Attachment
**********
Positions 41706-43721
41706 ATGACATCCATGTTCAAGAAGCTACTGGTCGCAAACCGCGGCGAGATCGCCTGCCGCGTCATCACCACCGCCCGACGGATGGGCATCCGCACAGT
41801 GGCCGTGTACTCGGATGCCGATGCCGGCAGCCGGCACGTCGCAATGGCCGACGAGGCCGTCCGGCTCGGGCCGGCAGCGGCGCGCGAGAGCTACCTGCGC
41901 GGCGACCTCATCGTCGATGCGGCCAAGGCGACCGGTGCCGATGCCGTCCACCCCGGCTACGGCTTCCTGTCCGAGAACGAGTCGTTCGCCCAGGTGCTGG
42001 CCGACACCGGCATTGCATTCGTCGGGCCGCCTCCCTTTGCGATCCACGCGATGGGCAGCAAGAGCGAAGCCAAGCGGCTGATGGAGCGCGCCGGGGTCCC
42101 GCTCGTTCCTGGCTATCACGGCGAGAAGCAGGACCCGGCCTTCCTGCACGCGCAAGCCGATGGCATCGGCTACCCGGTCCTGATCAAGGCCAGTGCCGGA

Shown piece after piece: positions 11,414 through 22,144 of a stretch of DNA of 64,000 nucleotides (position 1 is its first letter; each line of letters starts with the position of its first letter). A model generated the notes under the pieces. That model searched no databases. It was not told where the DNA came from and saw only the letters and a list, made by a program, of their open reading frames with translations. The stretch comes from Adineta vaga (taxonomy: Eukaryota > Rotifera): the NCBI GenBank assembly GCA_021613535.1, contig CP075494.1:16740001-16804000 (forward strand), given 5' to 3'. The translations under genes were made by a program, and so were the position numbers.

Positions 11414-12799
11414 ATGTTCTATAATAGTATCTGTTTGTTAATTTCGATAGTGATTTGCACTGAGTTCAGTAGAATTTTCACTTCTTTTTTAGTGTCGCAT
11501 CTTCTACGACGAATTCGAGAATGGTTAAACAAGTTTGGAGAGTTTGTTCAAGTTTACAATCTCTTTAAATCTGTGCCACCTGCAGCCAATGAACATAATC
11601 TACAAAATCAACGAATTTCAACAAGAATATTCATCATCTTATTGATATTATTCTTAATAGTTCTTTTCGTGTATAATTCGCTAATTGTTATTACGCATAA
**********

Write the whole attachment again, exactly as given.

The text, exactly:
Positions 41706-43721
41706 ATGACATCCATGTTCAAGAAGCTACTGGTCGCAAACCGCGGCGAGATCGCCTGCCGCGTCATCACCACCGCCCGACGGATGGGCATCCGCACAGT
41801 GGCCGTGTACTCGGATGCCGATGCCGGCAGCCGGCACGTCGCAATGGCCGACGAGGCCGTCCGGCTCGGGCCGGCAGCGGCGCGCGAGAGCTACCTGCGC
41901 GGCGACCTCATCGTCGATGCGGCCAAGGCGACCGGTGCCGATGCCGTCCACCCCGGCTACGGCTTCCTGTCCGAGAACGAGTCGTTCGCCCAGGTGCTGG
42001 CCGACACCGGCATTGCATTCGTCGGGCCGCCTCCCTTTGCGATCCACGCGATGGGCAGCAAGAGCGAAGCCAAGCGGCTGATGGAGCGCGCCGGGGTCCC
42101 GCTCGTTCCTGGCTATCACGGCGAGAAGCAGGACCCGGCCTTCCTGCACGCGCAAGCCGATGGCATCGGCTACCCGGTCCTGATCAAGGCCAGTGCCGGA

Shown piece after piece: positions 11,414 through 22,144 of a stretch of DNA of 64,000 nucleotides (position 1 is its first letter; each line of letters starts with the position of its first letter). A model generated the notes under the pieces. That model searched no databases. It was not told where the DNA came from and saw only the letters and a list, made by a program, of their open reading frames with translations. The stretch comes from Adineta vaga (taxonomy: Eukaryota > Rotifera): the NCBI GenBank assembly GCA_021613535.1, contig CP075494.1:16740001-16804000 (forward strand), given 5' to 3'. The translations under genes were made by a program, and so were the position numbers.

Positions 11414-12799
11414 ATGTTCTATAATAGTATCTGTTTGTTAATTTCGATAGTGATTTGCACTGAGTTCAGTAGAATTTTCACTTCTTTTTTAGTGTCGCAT
11501 CTTCTACGACGAATTCGAGAATGGTTAAACAAGTTTGGAGAGTTTGTTCAAGTTTACAATCTCTTTAAATCTGTGCCACCTGCAGCCAATGAACATAATC
11601 TACAAAATCAACGAATTTCAACAAGAATATTCATCATCTTATTGATATTATTCTTAATAGTTCTTTTCGTGTATAATTCGCTAATTGTTATTACGCATAA